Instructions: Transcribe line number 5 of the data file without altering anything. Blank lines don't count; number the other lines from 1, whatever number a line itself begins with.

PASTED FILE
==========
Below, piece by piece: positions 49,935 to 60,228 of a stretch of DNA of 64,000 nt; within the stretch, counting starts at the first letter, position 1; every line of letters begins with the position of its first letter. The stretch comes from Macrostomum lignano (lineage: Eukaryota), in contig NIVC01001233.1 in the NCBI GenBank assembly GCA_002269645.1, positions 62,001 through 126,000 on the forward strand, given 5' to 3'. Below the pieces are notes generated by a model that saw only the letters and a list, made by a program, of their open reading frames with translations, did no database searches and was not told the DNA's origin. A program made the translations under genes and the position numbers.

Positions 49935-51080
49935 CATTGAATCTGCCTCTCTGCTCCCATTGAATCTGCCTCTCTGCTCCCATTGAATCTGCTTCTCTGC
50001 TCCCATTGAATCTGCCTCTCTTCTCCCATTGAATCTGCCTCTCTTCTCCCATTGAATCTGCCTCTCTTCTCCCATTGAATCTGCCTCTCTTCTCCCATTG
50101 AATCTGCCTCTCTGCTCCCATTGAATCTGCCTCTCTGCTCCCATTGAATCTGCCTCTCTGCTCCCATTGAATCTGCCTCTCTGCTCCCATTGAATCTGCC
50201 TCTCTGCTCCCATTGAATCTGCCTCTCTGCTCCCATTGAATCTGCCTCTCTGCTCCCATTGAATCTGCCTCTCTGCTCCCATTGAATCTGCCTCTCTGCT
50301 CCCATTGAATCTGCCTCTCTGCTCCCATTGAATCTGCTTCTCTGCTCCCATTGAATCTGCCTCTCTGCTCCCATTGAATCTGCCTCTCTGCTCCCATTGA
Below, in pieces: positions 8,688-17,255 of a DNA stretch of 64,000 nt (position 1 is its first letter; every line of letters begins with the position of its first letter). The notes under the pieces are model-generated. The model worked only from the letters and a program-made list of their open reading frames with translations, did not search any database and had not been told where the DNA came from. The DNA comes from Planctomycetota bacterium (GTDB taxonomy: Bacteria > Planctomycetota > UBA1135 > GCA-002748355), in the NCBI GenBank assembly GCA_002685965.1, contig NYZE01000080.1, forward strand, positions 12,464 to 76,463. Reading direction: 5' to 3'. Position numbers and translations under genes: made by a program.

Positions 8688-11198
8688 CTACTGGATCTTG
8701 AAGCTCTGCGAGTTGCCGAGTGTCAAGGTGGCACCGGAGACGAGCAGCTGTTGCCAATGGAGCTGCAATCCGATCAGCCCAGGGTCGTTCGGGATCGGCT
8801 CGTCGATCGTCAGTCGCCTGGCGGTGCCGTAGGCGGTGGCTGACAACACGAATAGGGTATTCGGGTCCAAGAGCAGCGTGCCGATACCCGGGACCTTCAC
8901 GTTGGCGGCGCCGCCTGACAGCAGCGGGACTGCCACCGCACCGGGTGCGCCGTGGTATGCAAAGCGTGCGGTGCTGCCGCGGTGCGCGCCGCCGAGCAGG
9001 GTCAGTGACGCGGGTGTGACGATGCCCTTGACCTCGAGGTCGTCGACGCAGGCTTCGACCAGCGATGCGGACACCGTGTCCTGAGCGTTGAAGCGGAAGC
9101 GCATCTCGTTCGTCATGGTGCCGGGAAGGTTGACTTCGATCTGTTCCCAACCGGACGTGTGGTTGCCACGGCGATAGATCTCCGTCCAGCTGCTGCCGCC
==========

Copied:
50101 AATCTGCCTCTCTGCTCCCATTGAATCTGCCTCTCTGCTCCCATTGAATCTGCCTCTCTGCTCCCATTGAATCTGCCTCTCTGCTCCCATTGAATCTGCC